Similarity analysis between Symplocos paniculata unigenes and NR database. a E-value (<1E-5) distribution of top BLAST hits for each S. paniculata unigene, b Similarity of S. paniculata putative proteins with known proteins in NR database (>20%), c Top-hit species distribution for BLAST matches for S. paniculata unigenes

To understand specific functions of the putative unigenes, BLAST search was conducted in the GO database. The GO database is a collection of the controlled vocabularies describing the biology of a gene product in any organism [26]. The 25,893 of the unigenes were assigned into three main GO functional categories (biological process, cellular component, molecular function) and 49 sub-categories (Fig. 3, Additional file 4: Table S2). The biological process category was assigned into 24 sub-categories. The most two abundant sub-categories were “metabolic process” and “cellular process”, which contained 14,754 unigenes (56.98% of the total) and 14,483 unigenes (55.93% of the total), respectively. The cellular component category was further classified into 14 sub-categories. The largest two sub-categories were “cell” and “cell part”, which contained 12,693 and 12,658 unigenes, respectively. The molecular function category had been mapped into 11 GO terms with the majority unigenes in “catalytic activity” (13,443 unigenes) and followed by “binding” (12,558 unigenes). These results suggested that a large number of metabolic activities occurred during the growth and development of S. paniculata.
Fig. 3

GO classification of the differentially expressed Symplocos paniculata unigenes (assigned number > 10) at four different fruit development stages. The left and the right side of the panel show the percentage of genes and the number of genes that are classified in the three terms including biological process, cellular component, and molecular function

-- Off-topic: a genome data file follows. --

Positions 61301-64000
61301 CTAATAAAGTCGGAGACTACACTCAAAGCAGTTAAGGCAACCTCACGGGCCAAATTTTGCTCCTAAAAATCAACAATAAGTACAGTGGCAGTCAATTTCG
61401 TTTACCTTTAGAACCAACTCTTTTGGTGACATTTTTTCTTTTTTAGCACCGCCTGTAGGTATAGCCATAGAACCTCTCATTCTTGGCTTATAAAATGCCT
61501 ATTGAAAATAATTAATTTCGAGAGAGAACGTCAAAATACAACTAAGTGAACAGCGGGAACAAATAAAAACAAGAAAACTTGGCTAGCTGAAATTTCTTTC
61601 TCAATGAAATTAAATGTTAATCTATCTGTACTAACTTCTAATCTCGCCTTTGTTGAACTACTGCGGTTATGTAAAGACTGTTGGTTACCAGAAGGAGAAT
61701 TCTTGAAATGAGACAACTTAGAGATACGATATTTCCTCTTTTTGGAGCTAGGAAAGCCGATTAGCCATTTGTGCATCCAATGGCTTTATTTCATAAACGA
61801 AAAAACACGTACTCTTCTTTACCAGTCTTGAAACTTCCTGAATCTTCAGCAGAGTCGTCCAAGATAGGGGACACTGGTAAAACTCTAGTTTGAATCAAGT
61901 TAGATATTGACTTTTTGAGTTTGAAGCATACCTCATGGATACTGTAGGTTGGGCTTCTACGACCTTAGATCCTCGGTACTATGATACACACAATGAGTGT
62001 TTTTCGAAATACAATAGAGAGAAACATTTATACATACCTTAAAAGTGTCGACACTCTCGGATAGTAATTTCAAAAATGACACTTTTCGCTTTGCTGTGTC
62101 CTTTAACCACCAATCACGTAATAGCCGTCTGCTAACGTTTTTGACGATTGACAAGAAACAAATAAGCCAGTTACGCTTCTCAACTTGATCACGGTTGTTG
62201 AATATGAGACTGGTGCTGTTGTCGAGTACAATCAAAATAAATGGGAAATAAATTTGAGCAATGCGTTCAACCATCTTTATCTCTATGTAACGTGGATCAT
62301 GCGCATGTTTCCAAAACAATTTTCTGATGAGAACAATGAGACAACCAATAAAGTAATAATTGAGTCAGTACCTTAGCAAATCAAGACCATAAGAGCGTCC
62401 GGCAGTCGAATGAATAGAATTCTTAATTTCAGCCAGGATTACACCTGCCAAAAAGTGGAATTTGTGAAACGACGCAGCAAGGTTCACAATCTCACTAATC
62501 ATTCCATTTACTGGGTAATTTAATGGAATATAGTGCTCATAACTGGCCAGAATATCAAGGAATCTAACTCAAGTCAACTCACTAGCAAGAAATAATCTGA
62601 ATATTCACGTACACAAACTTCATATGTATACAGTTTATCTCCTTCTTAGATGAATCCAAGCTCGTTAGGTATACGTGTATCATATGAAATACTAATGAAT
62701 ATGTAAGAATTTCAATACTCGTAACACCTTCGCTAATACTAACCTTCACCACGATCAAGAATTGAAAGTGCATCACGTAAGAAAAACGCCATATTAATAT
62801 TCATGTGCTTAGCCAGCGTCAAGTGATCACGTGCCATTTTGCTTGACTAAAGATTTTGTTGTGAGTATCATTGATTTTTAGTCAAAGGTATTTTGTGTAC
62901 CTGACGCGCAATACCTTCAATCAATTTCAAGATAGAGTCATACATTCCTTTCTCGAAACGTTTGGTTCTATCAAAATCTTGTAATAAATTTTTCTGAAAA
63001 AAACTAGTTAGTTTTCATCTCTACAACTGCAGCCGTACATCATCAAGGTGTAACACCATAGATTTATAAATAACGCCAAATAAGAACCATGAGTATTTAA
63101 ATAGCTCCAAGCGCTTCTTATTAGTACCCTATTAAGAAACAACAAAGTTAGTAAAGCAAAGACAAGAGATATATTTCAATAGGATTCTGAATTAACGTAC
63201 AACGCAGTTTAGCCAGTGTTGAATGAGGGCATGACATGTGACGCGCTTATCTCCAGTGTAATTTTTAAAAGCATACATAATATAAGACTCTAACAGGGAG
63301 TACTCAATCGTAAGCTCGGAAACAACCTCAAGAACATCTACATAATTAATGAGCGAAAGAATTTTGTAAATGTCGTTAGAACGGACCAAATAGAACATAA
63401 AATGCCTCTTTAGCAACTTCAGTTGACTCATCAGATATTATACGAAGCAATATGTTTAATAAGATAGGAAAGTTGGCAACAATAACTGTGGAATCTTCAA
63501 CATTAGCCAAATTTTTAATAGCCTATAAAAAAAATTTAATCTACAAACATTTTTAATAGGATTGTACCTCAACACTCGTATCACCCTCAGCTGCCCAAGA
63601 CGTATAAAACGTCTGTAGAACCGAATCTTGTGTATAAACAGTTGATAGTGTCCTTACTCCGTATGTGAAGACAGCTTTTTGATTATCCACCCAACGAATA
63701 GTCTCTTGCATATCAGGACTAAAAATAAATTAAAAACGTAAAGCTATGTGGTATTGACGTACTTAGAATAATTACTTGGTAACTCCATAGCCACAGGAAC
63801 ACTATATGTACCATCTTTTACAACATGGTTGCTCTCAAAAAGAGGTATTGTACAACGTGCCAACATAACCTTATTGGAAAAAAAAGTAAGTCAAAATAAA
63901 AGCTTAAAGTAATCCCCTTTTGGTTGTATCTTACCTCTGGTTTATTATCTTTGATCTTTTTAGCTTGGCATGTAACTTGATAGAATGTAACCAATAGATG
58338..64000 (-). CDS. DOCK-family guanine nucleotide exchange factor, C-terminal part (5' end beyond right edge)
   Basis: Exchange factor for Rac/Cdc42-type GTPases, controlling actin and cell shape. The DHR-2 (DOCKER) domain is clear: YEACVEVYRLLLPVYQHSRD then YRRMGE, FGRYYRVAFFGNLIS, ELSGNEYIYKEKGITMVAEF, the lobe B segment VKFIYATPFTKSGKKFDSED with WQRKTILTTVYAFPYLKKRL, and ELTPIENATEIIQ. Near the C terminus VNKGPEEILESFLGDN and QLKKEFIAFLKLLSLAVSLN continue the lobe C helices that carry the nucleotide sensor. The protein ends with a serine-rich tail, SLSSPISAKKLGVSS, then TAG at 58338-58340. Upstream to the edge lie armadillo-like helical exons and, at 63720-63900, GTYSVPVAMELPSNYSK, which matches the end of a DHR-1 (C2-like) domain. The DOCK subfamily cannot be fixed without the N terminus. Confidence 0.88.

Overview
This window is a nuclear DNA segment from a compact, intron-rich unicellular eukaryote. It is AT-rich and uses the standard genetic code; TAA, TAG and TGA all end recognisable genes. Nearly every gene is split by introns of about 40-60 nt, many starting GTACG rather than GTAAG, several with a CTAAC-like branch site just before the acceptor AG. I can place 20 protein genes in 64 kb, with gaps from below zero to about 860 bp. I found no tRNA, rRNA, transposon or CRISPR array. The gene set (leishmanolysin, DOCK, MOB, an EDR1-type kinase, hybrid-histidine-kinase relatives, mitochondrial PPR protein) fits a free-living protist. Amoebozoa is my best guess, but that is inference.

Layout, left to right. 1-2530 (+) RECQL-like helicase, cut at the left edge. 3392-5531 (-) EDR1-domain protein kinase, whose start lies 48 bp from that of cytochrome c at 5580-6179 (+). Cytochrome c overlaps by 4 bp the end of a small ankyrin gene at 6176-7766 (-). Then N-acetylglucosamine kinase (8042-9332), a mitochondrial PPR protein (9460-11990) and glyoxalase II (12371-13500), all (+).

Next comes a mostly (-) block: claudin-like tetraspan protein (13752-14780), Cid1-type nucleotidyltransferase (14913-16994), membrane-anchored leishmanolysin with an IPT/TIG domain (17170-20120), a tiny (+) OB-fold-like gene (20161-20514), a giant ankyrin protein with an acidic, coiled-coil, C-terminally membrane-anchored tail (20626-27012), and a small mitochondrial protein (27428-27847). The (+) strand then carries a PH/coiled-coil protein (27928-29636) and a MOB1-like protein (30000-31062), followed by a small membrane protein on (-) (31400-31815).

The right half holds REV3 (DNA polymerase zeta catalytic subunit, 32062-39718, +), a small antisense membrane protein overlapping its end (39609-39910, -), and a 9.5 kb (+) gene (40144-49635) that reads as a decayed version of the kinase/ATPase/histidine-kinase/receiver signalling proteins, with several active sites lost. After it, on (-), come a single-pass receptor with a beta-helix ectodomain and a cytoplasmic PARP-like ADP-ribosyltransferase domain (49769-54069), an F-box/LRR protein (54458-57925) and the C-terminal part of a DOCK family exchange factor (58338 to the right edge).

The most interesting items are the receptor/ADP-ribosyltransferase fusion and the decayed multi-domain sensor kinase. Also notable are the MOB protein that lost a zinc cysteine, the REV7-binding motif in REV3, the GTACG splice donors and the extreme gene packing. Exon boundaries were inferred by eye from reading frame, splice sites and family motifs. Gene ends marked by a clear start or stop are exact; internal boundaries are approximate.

Meanwhile, COG analysis was used to determine the functions of the predicted unigenes [27]. The 26,831 unigenes were assigned into 26 function categories (Fig. 4, Additional file 5: Table S3). The largest group is “general function prediction only” (4,298, 16.02%). This indicated that a large number of unknown genes in S. paniculata that were deposited in the public database have a great exploration potential. The second largest group is “posttranslational modification, protein turnover, chaperones” (3,926, 14.58%), followed by “translation, ribosomal structure and biogenesis” (3,214, 11.98%), “energy production and conversion” (2,240 8.35%) and “signal transduction mechanisms” (1,836, 6.84%). However, the group of “cell motility” only contained 8 unigenes (0.02%). Of the unigenes, both the group of “carbohydrate transport and metabolism” and the group of “amino acid transport and metabolism” contained 1,332 (4.96%) unigenes, whereas the group of “lipid transport and metabolism” had 1,326 (4.94%) unigenes.